Bente Birkeland

Capitol Coverage Reporter for Rocky Mountain Community Radio

Bente Birkeland has covered Colorado politics and government since spring of 2006. She loves the variety and challenge of the state capitol beat and talking to people from all walks of life. Bente's work has aired on NPR's Morning Edition and All Things Considered, American Public Media'sMarketplace, and she was a contributor for WNYC's The Next Big Thing. She has won numerous local and national awards, including best beat reporting from the Association of Capitol Reporters and Editors. Bente grew up in Minnesota and England, and loves skiing, hiking, and is an aspiring cello player. She lives in Lakewood with her husband.

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The presidential race has taken so much attention it can be easy to forget about the local races that will determine which political party controls the Colorado Statehouse.

Mail ballots from this year’s election are starting to be returned.


About 50 people recently weighed in on ColoradoCare at an event hosted by KUNC and the Fort Collins Coloradoan.

Opponents for a measure that would allow terminally ill patients to take medication to end their lives launched statewide television ads Wednesday.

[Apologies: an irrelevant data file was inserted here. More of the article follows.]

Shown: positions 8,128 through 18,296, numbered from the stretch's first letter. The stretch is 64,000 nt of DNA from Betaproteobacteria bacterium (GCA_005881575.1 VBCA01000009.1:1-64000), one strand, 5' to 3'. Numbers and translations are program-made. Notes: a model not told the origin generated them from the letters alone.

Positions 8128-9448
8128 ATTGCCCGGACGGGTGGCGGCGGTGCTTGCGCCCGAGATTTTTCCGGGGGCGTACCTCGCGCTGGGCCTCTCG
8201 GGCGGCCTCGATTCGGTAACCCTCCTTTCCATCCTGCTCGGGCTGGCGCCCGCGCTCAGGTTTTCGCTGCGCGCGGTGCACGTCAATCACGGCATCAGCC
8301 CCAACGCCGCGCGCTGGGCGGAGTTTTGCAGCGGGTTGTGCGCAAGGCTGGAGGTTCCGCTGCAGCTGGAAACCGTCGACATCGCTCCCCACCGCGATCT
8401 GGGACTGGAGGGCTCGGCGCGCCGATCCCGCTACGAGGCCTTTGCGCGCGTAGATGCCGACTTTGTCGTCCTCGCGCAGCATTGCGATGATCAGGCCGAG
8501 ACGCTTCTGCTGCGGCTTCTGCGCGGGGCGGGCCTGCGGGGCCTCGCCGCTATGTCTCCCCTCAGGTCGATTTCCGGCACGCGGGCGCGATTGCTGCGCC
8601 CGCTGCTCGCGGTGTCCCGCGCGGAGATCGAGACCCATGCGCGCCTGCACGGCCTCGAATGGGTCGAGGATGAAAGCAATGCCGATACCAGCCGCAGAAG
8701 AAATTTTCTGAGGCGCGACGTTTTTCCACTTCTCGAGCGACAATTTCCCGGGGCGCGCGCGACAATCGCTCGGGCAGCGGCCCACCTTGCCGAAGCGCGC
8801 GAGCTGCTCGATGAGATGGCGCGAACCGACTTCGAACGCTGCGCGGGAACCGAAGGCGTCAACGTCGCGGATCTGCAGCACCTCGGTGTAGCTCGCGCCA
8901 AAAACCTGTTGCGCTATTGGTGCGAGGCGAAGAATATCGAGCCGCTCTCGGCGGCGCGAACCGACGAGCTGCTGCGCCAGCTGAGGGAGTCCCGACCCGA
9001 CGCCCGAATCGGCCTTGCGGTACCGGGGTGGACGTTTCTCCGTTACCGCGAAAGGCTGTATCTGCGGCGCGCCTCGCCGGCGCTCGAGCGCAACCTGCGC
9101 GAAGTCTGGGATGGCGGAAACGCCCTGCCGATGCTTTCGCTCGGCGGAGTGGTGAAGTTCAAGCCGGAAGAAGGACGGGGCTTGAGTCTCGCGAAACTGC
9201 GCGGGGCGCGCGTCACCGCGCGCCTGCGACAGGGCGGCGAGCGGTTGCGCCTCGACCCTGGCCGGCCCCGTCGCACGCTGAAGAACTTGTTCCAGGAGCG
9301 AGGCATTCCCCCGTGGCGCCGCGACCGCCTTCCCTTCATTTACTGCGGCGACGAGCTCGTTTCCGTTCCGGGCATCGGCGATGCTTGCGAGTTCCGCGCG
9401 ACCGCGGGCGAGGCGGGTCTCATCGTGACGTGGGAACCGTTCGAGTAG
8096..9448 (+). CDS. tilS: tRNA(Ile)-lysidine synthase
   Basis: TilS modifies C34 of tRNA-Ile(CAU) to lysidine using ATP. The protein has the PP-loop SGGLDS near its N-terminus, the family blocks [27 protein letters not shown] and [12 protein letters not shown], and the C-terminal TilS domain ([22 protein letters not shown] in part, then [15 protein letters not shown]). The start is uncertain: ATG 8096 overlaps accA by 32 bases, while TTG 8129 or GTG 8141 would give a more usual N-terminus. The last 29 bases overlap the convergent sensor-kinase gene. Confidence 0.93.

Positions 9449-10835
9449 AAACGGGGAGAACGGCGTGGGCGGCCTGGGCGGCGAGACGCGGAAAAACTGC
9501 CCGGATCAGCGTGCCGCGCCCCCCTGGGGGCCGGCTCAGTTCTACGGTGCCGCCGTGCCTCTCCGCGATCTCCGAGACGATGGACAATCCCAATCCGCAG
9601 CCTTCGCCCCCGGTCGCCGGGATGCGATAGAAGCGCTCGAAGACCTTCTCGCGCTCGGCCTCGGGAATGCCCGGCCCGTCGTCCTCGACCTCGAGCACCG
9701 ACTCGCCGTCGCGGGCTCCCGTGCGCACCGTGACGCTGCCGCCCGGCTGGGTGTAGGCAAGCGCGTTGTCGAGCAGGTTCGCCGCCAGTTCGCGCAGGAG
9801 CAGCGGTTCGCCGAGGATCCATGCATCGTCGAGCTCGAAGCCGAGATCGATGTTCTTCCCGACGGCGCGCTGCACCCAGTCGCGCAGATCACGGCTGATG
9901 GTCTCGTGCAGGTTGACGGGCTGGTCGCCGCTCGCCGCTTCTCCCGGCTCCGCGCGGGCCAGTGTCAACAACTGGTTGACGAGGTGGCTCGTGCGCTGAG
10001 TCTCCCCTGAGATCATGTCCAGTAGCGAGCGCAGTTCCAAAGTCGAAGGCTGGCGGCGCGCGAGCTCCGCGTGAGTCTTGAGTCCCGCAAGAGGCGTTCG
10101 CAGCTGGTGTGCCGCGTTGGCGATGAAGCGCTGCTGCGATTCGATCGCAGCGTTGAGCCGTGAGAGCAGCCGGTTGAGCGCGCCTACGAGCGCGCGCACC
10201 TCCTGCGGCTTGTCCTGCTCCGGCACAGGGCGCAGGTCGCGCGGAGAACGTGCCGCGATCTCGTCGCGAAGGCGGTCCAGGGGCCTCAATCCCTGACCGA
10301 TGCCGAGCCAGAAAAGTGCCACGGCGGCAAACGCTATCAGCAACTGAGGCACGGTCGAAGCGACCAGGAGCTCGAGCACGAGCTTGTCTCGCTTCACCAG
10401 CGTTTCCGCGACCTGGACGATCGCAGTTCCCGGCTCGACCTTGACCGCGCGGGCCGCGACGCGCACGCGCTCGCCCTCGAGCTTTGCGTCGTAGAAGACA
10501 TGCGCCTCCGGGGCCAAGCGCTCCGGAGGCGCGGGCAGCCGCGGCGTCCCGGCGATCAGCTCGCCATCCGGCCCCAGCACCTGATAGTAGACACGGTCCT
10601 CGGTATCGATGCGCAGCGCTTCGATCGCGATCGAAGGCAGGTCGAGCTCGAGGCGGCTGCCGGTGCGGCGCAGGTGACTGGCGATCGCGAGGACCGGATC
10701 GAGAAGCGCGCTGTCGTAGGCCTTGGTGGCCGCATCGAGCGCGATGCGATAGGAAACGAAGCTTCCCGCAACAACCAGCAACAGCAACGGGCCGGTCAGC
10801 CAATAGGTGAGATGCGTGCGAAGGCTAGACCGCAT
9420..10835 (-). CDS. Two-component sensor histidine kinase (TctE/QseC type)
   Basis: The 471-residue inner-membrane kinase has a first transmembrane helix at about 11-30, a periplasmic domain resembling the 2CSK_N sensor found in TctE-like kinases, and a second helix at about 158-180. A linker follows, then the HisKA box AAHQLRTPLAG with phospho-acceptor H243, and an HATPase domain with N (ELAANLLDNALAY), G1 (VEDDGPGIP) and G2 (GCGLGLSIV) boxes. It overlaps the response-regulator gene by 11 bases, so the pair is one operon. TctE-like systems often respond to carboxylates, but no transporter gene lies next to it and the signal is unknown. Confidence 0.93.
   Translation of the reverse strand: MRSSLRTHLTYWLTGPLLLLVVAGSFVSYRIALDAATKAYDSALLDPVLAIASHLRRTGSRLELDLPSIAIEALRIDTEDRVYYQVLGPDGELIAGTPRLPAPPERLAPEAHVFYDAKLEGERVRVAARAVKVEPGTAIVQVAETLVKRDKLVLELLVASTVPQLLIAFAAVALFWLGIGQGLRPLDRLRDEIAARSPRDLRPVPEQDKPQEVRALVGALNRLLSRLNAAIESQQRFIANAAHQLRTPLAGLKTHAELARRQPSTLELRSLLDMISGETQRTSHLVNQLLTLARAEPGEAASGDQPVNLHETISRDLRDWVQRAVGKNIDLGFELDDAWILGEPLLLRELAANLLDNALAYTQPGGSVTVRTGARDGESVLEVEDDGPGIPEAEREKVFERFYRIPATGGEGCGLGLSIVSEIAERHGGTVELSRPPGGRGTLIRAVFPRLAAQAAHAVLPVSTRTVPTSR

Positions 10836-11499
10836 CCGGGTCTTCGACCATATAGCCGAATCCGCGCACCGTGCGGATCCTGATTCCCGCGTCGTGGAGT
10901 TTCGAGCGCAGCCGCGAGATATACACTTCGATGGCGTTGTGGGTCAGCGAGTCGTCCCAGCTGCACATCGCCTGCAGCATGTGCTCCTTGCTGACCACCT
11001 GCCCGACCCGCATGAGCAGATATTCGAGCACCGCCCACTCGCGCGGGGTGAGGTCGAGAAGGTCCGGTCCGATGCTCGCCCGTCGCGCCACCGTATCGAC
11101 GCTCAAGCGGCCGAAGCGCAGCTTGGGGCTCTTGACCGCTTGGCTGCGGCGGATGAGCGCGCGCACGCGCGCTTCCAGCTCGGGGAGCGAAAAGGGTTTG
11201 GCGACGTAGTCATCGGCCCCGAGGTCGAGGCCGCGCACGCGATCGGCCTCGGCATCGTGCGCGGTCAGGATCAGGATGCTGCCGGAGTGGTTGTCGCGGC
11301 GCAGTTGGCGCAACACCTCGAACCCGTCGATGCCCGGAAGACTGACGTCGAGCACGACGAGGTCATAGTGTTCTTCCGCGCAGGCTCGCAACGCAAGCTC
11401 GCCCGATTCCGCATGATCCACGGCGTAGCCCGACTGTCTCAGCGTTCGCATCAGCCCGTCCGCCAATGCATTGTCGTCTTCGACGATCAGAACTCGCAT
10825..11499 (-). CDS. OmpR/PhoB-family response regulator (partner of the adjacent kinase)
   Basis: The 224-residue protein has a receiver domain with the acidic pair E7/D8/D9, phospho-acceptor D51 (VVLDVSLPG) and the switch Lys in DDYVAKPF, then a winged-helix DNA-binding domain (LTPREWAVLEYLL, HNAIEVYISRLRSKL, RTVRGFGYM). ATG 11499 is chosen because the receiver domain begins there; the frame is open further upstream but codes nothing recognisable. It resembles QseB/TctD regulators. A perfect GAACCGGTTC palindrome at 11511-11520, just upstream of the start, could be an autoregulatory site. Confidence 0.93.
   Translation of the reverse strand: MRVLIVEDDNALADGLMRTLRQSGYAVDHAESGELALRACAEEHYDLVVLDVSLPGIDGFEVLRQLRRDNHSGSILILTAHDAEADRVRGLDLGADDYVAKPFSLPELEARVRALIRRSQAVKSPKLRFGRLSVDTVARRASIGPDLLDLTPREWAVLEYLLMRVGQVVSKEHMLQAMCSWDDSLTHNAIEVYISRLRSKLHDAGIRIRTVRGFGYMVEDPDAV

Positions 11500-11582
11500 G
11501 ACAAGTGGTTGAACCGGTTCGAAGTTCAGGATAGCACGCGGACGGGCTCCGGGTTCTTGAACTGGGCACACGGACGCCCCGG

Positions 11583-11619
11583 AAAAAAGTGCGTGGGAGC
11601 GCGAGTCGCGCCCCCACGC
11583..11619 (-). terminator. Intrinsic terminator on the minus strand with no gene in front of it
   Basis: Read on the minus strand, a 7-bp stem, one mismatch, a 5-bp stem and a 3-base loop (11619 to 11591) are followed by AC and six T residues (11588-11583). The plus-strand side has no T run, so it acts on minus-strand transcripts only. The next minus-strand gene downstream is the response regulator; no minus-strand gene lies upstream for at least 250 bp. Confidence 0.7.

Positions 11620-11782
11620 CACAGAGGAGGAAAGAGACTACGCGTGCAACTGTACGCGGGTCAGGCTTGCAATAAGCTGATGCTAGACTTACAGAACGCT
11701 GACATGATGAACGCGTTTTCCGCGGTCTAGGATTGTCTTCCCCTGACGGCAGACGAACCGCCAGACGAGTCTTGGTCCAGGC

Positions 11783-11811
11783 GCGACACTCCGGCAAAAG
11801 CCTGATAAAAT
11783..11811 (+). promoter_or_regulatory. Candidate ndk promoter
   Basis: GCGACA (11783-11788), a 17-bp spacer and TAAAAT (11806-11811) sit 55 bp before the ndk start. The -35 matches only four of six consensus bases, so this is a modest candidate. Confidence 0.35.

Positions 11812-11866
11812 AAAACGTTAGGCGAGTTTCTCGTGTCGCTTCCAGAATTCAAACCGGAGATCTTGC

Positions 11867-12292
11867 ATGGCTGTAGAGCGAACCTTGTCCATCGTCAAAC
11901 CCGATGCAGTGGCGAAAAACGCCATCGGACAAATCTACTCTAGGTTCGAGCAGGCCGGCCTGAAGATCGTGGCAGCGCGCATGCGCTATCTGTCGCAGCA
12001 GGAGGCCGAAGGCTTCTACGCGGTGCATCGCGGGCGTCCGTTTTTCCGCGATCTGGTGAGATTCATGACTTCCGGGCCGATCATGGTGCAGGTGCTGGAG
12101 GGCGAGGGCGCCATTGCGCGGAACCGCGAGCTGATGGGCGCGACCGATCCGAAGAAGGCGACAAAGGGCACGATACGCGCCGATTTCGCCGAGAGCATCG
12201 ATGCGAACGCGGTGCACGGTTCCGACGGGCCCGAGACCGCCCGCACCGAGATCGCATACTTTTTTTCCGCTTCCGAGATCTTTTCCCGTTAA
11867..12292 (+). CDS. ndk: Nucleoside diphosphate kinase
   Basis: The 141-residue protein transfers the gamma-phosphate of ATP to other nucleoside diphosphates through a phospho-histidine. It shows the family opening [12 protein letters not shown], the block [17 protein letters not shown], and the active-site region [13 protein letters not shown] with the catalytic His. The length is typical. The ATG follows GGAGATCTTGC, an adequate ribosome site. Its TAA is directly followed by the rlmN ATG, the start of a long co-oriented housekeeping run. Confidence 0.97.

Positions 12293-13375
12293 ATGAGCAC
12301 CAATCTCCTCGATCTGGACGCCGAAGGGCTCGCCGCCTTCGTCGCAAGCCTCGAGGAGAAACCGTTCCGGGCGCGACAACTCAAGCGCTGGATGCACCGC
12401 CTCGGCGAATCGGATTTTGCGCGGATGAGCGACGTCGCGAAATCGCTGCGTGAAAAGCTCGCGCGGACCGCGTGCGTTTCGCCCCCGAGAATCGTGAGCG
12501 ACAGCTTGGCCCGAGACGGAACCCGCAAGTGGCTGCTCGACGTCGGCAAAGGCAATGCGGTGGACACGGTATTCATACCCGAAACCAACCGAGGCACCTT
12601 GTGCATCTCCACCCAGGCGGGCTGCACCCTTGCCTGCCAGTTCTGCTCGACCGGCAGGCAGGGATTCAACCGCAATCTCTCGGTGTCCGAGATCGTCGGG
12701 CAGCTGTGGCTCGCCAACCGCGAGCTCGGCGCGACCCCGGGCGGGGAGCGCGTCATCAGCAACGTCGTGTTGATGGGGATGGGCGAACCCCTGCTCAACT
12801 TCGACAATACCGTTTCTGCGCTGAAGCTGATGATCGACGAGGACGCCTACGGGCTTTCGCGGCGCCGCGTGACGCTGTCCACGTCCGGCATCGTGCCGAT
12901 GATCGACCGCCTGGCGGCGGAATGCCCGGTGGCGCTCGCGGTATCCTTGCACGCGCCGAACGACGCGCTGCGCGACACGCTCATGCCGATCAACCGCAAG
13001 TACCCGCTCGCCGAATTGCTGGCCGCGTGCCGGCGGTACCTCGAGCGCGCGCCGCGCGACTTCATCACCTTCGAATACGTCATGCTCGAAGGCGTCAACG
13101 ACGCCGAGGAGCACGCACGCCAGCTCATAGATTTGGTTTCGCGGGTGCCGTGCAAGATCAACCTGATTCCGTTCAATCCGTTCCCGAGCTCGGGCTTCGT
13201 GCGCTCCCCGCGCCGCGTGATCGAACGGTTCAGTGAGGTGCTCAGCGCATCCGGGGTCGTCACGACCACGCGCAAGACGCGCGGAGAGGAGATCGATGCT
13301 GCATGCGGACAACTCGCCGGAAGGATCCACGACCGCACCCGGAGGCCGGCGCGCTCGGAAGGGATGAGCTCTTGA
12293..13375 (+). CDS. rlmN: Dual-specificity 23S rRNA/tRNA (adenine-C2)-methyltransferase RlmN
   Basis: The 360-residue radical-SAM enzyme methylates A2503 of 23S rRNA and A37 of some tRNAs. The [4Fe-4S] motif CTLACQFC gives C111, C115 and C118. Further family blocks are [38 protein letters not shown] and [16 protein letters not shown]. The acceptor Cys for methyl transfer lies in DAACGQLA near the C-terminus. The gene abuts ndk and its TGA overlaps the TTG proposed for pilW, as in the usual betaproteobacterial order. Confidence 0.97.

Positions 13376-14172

The first wave of ballots will be mailed to Colorado voters on Monday. Bente Birkeland has more at the state capitol.

Colorado’s major party candidates held their only televised debate of the election Tuesday.

The main party candidates in Colorado’s U.S. Senate race will meet Tuesday evening on 9 News for their only televised debate of this election.

Courtesy of the Denver Post

 Presidential hopeful Donald Trump brought his campaign message to Colorado Monday with stops in Pueblo and in Loveland.

Colorado could be the next state to let terminally ill patients take medication to end their lives. 

Two election related questions will appear on the November ballot in Colorado. Proposition 108 would open local and statewide primaries up to unaffiliated voters. 

Should it be more difficult to change Colorado’s constitution?

Several dead voters are casting ballots in Colorado, according to a recent report from CBS 4 in Denver.

Joe Raedle/Getty Images

 Not surprisingly, reaction to the first U.S. presidential debate between Donald Trump and Hillary Clinton largely depends on party affiliation.

Colorado is among a handful of states where voters will decide if the minimum wage should be increased. If approved, Colorado’s wage would go up each year until it reaches $12 an hour by 2020.

Tracy Olson/Flickr

Despite moderate growth in Colorado, non-partisan state legislative economists say the risk of a recession is rising here and across the nation. 


For the nearly half million people in Colorado who buy health insurance on the individual market, prices are increasing drastically this next year. 

 Supporters of a ballot question that would make it harder to change Colorado’s constitution have raised close to $3 million.

Colorado has one of the highest rates of opioid abuse in the country, and state and federal officials are asking Congress for more money to try to expand public awareness and hire more healthcare workers. 


This election cycle has been anything but typical and now Colorado voters will have their say in how the next election is handled.

 U.S. Labor Secretary Tom Perez visited Colorado on Wednesday to campaign for a ballot measure increasing the state’s minimum wage.